Lyme Disease

Description

What is Lyme disease?

Lyme disease is a serious infection that affects the central nervous system, the cardiovascular system and the joints.  Lyme disease can effectively be treated with antibiotics if the infection is detected early enough.  Lyme disease is caused by the bacteria, Borrelia burgdorferi that is spread to people through the bite of an infected blacklegged tick (formerly called deer tick).

Currently, our region is not considered a risk area or an endemic area for Lyme disease. However, infected ticks have been identified in the area of Thunder Bay and district.

 

What are ticks and how do they spread Lyme disease?

Wood ticks are the most common ticks found in the Thunder Bay and district; they are harmless to humans in our area but can be a nuisance. Blacklegged ticks have the potential to carry Lyme disease.  Due to milder winters, an increasing number of blacklegged ticks have been identified in  Thunder Bay and district.

Ticks penetrate the skin with their mouthparts, draw blood, enlarge, and then drop off. The feeding tick's mouth will be under the skin, but the back parts will be sticking out. An infected blacklegged tick is most likely to transmit infection after being attached for more than 24 hours of feeding because the bacteria requires time to migrate from the tick’s gut to its salivary glands.  Because of this delay, early detection and removal of ticks is one of the key methods of preventing Lyme disease.  If a blacklegged tick is carrying the Lyme-causing bacteria and it is removed quickly from the body, it is very unlikely that it has transmitted Lyme disease to the host.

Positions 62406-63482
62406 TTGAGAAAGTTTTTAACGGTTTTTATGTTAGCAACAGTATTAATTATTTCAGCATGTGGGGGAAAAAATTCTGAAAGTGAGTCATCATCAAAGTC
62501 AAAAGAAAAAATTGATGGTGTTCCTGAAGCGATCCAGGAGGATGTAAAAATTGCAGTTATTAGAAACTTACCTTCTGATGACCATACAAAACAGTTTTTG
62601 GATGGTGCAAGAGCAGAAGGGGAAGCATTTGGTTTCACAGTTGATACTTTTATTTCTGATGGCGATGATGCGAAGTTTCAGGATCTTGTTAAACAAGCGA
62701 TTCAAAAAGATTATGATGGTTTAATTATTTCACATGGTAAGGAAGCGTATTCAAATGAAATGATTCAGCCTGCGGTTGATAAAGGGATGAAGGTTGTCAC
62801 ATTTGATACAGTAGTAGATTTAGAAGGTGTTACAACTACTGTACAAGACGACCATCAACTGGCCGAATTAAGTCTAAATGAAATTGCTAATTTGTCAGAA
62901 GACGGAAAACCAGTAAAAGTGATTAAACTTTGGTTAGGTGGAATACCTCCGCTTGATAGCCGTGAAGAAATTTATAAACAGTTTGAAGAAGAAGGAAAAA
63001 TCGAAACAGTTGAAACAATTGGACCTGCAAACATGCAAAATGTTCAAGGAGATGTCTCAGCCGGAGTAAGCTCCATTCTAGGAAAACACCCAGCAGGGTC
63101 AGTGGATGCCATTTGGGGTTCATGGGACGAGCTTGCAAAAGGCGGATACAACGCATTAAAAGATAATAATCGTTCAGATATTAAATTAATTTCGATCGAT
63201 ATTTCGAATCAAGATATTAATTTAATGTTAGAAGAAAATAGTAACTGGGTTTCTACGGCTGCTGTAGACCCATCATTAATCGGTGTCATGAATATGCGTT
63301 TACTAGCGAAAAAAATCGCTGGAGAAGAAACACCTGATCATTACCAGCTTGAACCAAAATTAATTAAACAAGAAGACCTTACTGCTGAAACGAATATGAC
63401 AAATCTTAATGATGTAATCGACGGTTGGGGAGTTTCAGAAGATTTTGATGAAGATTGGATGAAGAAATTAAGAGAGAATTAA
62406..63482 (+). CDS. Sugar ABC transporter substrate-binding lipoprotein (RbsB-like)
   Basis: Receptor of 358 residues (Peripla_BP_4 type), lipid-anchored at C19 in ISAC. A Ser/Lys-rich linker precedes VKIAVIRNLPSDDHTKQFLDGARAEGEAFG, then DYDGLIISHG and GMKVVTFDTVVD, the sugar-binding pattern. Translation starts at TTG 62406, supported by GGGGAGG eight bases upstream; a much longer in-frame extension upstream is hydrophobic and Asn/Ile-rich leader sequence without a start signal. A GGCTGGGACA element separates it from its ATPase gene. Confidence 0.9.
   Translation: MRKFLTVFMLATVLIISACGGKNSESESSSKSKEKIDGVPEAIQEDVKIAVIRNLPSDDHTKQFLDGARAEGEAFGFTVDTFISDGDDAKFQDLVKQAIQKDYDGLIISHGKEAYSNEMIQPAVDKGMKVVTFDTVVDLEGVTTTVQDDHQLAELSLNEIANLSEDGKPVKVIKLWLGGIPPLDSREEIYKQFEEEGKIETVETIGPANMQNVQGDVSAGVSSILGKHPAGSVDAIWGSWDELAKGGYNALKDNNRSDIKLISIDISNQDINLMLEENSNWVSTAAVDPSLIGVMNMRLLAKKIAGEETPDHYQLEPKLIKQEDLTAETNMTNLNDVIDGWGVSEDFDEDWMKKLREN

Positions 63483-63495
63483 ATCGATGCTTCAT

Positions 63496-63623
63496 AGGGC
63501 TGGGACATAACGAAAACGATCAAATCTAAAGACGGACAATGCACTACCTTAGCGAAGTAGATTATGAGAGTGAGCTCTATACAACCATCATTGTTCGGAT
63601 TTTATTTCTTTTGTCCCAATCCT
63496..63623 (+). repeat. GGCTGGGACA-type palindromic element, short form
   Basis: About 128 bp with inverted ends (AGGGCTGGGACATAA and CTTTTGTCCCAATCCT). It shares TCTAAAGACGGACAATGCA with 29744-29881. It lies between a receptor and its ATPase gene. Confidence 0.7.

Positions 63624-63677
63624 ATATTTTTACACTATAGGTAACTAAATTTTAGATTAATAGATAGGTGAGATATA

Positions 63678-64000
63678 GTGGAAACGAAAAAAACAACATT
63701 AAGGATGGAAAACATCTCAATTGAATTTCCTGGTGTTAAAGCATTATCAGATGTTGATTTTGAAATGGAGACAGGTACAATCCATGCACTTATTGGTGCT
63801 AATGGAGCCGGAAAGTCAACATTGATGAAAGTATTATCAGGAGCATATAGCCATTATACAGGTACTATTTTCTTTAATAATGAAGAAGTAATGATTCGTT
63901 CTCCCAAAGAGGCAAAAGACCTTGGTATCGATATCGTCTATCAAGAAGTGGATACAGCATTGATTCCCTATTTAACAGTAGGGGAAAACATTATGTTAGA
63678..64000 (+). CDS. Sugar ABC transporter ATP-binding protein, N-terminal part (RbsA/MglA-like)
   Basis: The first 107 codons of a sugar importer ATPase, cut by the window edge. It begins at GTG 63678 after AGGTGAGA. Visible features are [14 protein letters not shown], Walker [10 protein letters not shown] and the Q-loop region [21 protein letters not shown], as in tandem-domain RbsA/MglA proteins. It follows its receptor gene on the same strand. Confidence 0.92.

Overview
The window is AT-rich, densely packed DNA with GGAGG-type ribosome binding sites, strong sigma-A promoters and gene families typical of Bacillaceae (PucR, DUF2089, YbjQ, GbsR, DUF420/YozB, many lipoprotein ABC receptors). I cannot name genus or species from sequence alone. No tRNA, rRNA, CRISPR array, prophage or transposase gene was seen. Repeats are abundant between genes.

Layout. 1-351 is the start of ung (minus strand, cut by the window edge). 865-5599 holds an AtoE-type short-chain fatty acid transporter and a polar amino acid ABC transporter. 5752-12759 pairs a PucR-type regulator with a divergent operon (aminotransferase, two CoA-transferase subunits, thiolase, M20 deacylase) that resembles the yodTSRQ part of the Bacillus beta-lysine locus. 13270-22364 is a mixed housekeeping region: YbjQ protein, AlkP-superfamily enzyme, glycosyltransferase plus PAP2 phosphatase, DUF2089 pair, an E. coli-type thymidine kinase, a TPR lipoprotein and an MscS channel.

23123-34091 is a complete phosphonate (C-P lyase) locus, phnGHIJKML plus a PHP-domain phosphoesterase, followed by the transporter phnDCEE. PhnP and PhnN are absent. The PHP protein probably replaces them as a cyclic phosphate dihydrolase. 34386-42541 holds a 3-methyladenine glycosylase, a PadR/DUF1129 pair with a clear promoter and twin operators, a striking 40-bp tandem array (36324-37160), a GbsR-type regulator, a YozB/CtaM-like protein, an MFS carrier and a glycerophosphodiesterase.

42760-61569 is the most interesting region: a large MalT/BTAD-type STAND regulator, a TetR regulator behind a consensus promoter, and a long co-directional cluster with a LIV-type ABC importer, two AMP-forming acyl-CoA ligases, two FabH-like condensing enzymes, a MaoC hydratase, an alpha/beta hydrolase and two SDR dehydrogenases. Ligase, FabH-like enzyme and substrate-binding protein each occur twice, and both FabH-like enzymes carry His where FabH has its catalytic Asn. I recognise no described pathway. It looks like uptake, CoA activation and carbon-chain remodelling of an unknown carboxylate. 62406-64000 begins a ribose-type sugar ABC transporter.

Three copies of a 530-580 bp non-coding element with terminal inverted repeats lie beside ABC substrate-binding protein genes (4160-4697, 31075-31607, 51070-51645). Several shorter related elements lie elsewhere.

What are the symptoms of Lyme disease?

The symptoms of Lyme disease differ from person to person.  Early symptoms of Lyme disease usually occur within one to two weeks, but can occur as soon as three days or as long as one month after a tick bite.

 

What should I do if I am concerned about a tick bite?

Speak with your health care provider/professional if you are concerned. Let them know any history of exposure to ticks (time spent outdoors), any rashes associated with the bite, travel history (to an area that is a risk area or an endemic area) and possible exposure dates (when you might have been bitten).

 

What is the treatment for Lyme disease?

Antibiotics are effective in treating Lyme disease, especially if treatment starts early. See your health care provider/professional for more information.

 

How can I protect myself against tick bites?

Please click on Ticks & Lyme Disease for more information on prevention.

 

This page provides basic information only. It must not take the place of medical advice, diagnosis or treatment. Always talk to a health care professional about any health concerns.

 

For Further Information

Call the Environmental Health Program: (807) 625-5900

or toll-free 1-888-294-6630

Health Topic
Diseases & Infections